Confronting these challenges requires an understanding of the fragility of international oil and gas markets and also of the nexus among energy security, climate change, and nuclear energy and proliferation. This chapter addresses that interconnection and the kinds of measures that will be needed to ensure a politically, economically, and environmentally sustainable energy strategy.
Shallow Markets, Sharp Politics
International economic and political developments can exacerbate the effects of inelastic supply and demand on global energy markets, causing massive price fluctuations even when the underlying nature of the market remains unchanged. Under such volatile conditions, political power has accrued in the hands of energy exporters, making it more difficult to gain consensus among net importers on international policies, such as deploying international peacekeeping forces to Darfur and imposing sanctions on Iran to gain leverage against the risk of nuclear weaponization. And price volatility has also exacerbated the impact of bad economic policies in energy-exporting states when revenues have collapsed during economic downturns-dealing a critical blow in the collapse of the Soviet state in 1991, for example. Over the long term, reducing market volatility serves the self-interest of both energy importers and exporters.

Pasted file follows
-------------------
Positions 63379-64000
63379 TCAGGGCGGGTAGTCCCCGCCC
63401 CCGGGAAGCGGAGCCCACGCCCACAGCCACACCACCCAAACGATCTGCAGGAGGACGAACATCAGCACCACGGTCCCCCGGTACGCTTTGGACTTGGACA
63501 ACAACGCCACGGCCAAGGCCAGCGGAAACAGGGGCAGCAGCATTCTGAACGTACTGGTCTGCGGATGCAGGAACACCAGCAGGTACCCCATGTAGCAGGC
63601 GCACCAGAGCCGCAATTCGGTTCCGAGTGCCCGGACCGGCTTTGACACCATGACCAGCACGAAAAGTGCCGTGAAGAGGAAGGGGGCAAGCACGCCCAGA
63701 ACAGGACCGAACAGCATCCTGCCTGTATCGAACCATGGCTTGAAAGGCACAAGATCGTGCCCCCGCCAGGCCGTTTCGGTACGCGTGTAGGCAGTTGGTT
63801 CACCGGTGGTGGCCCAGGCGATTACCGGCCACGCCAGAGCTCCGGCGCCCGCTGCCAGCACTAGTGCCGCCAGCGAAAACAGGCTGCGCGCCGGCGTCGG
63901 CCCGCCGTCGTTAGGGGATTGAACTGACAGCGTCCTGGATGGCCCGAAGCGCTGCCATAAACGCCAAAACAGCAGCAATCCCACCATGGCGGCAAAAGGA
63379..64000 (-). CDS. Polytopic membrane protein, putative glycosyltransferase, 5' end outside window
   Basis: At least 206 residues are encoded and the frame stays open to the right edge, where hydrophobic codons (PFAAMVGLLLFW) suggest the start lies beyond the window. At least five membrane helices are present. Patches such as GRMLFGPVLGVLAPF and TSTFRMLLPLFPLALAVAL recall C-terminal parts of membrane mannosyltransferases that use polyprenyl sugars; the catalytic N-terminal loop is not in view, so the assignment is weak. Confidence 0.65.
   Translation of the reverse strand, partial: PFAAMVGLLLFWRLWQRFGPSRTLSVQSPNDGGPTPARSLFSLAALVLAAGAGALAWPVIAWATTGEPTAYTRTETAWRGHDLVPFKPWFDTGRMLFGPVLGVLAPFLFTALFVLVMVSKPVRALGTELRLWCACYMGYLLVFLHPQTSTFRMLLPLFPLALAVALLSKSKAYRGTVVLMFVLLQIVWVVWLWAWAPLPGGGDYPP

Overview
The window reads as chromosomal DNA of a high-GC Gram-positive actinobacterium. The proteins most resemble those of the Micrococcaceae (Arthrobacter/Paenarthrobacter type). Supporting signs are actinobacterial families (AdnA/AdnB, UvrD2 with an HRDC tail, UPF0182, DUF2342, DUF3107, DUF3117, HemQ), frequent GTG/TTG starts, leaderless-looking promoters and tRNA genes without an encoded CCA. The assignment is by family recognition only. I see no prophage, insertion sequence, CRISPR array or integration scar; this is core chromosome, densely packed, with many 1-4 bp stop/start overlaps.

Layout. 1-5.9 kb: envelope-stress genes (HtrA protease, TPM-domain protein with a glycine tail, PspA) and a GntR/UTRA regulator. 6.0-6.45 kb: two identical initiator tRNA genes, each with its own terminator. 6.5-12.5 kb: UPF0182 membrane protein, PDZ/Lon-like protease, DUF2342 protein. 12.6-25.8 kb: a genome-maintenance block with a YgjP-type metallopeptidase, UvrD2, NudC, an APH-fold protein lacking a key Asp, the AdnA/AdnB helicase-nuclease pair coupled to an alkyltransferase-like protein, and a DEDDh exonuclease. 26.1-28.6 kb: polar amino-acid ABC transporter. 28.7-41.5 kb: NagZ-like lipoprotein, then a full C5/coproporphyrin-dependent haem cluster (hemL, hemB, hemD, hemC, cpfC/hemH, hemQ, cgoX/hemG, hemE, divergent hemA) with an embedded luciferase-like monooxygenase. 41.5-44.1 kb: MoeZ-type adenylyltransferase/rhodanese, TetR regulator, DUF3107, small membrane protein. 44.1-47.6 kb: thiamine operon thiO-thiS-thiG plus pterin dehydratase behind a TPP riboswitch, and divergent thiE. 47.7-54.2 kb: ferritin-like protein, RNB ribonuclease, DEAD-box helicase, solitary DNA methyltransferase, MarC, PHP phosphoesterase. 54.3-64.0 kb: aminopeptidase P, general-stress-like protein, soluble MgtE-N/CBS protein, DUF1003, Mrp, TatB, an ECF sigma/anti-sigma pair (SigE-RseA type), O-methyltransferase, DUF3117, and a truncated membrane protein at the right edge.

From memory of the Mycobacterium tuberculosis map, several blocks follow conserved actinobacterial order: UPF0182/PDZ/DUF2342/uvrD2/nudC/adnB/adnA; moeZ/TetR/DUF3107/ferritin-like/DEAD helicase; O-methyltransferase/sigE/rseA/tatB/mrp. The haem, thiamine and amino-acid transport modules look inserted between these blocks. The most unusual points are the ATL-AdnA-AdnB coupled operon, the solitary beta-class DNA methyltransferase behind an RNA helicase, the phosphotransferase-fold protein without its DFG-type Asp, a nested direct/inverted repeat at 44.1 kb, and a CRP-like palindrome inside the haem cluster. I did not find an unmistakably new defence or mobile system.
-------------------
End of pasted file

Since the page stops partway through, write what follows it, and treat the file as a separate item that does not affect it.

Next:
To frame this discussion, recall that the price of oil rose from $21 a barrel at the beginning of 2002 in the run-up to the Iraq war, to $29 at the start of hostilities on March 19, 2003, to $48 at the start of President Bush's second term in January 2005, to $145 in July 2008-an overall rise of over 400 percent. Prices then fell during the recession in late 2008, hovering at about $50 a barrel in the spring of 2009 with decreased consumer demand.